Anger, rage and relationship two-day CPD training event
Difficulties in acknowledging, processing and being with others’ anger is abound in our culture generally and can be experienced by therapists.
Here are 10 good reasons for booking your place on this training
- 12% of the population of England, Scotland and Wales said they had trouble expressing their anger; that’s a very sizeable client group (Boiling Point report, MHF, 2008).
- More and more health authorities do not make provision for patients with anger issues and suggest to their patients that they seek help privately.
- You will find it really helpful in your practice to deepen your understanding about the differences between anger and rage and how to work with them.
- You will take away really useful models to guide your practice and to share with your clients.
- You will deepen your understanding about how a therapeutic relationship alone provides your client with everything they need to address their anger and rage issues.
- Feedback about the quality of this training, it’s relevance to practice and it’s usefulness personally to participants is consistently very high.
- Through this training you will discover that you already have all the necessary skills to work with anger and rage.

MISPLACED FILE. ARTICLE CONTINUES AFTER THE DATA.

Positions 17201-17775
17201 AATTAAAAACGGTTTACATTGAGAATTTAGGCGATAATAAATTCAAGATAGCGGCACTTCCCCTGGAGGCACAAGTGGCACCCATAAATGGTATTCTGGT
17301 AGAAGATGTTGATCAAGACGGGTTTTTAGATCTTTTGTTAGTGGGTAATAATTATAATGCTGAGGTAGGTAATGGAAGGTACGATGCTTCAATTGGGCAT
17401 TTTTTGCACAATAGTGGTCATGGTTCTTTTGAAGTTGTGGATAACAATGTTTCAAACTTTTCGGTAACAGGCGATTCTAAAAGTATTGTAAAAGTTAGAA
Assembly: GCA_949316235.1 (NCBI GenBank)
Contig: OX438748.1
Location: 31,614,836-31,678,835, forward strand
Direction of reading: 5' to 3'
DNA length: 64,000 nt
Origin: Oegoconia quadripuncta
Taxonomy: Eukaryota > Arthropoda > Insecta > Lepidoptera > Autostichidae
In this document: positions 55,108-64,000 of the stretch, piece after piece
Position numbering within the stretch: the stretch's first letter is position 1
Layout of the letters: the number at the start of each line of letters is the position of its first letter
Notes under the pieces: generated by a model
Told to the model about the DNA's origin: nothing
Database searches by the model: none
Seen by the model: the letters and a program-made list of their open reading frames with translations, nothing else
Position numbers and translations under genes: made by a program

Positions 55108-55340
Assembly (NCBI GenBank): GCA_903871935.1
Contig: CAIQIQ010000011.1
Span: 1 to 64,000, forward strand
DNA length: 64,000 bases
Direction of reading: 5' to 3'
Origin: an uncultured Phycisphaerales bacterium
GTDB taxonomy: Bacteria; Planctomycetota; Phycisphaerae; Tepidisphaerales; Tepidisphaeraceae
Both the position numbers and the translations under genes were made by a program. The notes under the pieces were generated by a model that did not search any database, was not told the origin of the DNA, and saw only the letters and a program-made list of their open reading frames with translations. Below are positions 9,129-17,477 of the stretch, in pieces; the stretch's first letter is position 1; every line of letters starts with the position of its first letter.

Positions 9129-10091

- Rage is an issue for all of us, not just those who come to the attention of authorities or come to us as clients; participants have experienced helpful insights into their own anger and rage processes.
- You will be armed with up to date neuroscience, positive outcomes in therapy and academic research findings which challenge the mainstream understanding of and approach to rage issues.
- Participants have commented on how the process of the training mirrors the approach being advocated and experience an empathic, relational approach first hand.
About the host
I am a Certified Transactional Analyst (UKCP registered) and a BACP snr. accredited therapist. I facilitate personal and professional development in a variety of settings (statutory and voluntary).
Author of Anger, Rage and Relationship: An Empathic Approach to Anger Management(Routledge, 2008).